Conservation and Environment in Peru: Monthly Updates
CONSERVATION IN PERU: TARICAYA RESEARCH CENTRE: MONTHLY UPDATE – NOVEMBER/DECEMBER 2015
It is hard to believe that it is the end of another year at Taricaya- 2015 has been a huge success with new initiatives, consolidation of existing projects and a twist of the unexpected. I must thank all the volunteers (nearly 200) who joined us this year as without their hard work none of Taricaya’s important work would be possible. Between volunteers and staff we have produced over 50,000 labour hours this year and with such a variety of projects each and every one was essential! Well done and thank you again!
On 5th November Taricaya Research Centre celebrated its 14th anniversary and as has become tradition we headed off down river to our turtle island. The island is given to us every year by the government in a concession in our attempts to protect the endangered freshwater turtle Podocnemis unifilis. Every July/August we camp and patrol the beaches collecting nests and taking them to the safety of our artificial beaches at Taricaya. Now, at this time of year, we collect the hatchlings from the artificial beaches, mark them with the annual code and take them to be released. To date we have released close to 10,000 turtles back into the Madre de Dios river and the project itself is now 10 years old. Every year we see adult turtles with our markings sunning themselves near the banks of the river and it is extremely satisfying to see the results of such hard work.
Animal Rescue Centre
Being one of our largest projects at Taricaya it is understandable that the rescue centre occupies a lot of our time. It takes a great deal of organisation and work to keep all our residents well fed, healthy and, in most cases, prepare them for release. Once again 2015 saw us recognized as the best centre of its kind in Peru but, as is the Taricaya way, we have not just consolidated on our success but have expanded. After partnering with Animal Defenders International (ADI) earlier on this year Taricaya is now the first sanctuary of its kind in Peru for the magnificent and incredibly rare spectacled bear (Tremarctos ornatus).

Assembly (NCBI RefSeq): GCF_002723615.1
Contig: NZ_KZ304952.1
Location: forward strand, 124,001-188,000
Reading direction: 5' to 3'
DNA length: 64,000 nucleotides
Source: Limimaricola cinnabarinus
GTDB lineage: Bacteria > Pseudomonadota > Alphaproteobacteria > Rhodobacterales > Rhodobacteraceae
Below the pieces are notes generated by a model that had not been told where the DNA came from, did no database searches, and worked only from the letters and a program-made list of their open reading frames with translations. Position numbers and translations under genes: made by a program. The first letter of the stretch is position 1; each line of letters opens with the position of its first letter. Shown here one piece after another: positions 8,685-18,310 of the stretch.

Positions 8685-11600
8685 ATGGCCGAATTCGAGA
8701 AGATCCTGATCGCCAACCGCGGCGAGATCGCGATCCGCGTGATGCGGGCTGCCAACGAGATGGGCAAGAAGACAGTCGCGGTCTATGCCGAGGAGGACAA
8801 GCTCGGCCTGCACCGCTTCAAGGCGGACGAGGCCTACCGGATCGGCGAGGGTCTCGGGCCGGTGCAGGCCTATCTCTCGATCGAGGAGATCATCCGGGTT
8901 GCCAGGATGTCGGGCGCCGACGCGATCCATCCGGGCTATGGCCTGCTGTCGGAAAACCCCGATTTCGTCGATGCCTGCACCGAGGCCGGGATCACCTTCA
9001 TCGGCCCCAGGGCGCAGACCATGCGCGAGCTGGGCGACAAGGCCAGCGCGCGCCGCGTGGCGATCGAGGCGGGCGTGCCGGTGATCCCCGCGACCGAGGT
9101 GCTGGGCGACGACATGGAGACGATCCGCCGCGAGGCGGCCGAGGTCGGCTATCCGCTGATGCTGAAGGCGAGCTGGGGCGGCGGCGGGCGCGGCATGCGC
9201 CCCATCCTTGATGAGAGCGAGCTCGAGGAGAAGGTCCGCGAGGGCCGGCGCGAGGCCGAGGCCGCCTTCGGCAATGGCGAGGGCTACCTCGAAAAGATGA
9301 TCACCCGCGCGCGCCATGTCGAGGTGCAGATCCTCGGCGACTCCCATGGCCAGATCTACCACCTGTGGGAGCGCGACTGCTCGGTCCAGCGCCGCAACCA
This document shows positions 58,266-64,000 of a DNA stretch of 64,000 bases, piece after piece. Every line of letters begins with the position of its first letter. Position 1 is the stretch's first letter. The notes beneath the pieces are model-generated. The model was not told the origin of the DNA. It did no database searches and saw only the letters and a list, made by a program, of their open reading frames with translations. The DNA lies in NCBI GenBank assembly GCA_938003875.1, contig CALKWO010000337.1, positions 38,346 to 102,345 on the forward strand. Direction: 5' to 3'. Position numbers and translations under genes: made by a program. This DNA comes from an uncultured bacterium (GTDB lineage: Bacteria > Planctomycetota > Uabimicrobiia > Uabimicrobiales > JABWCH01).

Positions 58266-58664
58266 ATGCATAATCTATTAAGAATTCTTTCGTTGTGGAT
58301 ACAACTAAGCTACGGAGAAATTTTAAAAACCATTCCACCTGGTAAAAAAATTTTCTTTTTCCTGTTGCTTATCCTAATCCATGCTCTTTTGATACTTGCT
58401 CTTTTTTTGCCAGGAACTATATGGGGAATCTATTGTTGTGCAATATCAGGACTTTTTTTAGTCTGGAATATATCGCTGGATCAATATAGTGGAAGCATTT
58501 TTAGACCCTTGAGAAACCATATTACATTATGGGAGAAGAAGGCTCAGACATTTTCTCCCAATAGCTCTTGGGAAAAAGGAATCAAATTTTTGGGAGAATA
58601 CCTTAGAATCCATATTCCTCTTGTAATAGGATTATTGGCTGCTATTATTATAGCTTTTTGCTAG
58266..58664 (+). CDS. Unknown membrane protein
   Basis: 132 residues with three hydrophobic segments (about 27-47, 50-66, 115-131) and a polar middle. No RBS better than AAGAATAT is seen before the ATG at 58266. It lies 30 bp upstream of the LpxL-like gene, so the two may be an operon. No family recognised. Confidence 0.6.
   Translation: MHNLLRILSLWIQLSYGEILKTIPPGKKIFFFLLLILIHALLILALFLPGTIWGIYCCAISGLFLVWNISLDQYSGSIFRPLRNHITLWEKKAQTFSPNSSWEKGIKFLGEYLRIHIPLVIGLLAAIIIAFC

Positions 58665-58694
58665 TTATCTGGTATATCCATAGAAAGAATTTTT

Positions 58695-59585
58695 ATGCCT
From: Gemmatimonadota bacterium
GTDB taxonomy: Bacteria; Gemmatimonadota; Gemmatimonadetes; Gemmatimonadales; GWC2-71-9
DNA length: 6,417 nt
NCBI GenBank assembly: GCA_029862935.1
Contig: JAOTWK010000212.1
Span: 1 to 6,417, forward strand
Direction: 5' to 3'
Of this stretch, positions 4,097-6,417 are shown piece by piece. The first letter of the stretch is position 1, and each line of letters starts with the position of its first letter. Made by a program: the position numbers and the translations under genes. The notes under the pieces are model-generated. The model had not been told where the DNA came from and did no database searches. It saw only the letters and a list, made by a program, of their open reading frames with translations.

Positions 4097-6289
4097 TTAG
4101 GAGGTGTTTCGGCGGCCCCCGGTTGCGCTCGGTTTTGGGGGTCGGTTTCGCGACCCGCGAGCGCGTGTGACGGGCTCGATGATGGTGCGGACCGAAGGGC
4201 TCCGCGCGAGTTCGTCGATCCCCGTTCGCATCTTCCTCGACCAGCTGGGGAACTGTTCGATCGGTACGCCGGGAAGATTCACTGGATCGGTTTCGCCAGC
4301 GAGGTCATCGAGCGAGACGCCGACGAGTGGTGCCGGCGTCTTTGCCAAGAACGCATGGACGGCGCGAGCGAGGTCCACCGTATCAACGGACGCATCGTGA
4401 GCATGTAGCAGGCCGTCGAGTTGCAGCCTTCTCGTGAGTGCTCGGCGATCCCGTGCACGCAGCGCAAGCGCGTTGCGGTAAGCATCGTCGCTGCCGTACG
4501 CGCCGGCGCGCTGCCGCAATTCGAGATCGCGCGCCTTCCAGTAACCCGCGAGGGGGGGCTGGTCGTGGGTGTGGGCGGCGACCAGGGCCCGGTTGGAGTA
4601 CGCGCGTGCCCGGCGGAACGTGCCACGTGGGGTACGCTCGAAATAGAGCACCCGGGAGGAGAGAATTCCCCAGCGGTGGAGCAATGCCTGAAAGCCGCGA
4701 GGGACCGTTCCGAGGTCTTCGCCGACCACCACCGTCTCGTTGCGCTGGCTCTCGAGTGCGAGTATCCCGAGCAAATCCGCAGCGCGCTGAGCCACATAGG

Many of you will have followed the international story of Cholita and her journey from circus to Taricaya. In December she was joined by two more bears in their new enclosures at the rescue centre. In a huge operation combining the Peruvian government, ecological police, ADI and local municipalities we brought a 12 year old male, Lucho, and a 4 year old female, Sabina, across the Andes and to safety at Taricaya. Along with them came eight other animals all rescued from an illegal zoo in the Puno region of Peru.
These two bears whilst badly mistreated are magnificent specimens and in the case of the male, 130kg of claws and teeth! The two animals are currently in quarantine due to extended contact with humans and domestic animals but once given a clean bill of health they will move into spacious new enclosures with deep pools and shady caves. Our hope is to give the three bears a much greater quality of life and, in the case of Lucho and Sabina, breed them in captivity for future release. It would be a pioneering success to be able to release captive born bears back into the wild. At Taricaya we have already achieved this with our Peruvian spider monkeys (Ateles chamek) so we can draw on that experience with the bears.
It seems as though Taricaya is destined to become renowned as one of the world’s most bio-diverse hotspots. It is quite phenomenal that our 476 hectare patch of forest can house so many different animals, birds and plants. 2015 has seen us continue to band birds around the reserve and amazingly we have even captured individuals originally banded in 2004! Our observations from strategically placed platforms, visits from local specialists, sensor cameras and chance encounters have led to an increase in our species numbers.
To date we have recorded over 470 species of bird (nearly 5% of known species), 67 species of bat (nearly 6% of known species), 49 species of frog (over 1% of known species) and the list continues….Taricaya Reserve is but a infinitely small plot when one considers the land surface area of the planet but after 14 years of investigation we have a vastly disproportionate number of species. I am confident that 2016 will produce yet more surprises.
As the rains start to fall in earnest we shall be spending time tending our young trees in the agroforestry project, clearing trails after the first heavy seasonal storms and continuing with all of our remaining projects. 2016 is full of promise as we continue to conserve the most diverse ecosystem on the planet. I hope you can join us!
2nd January, 2016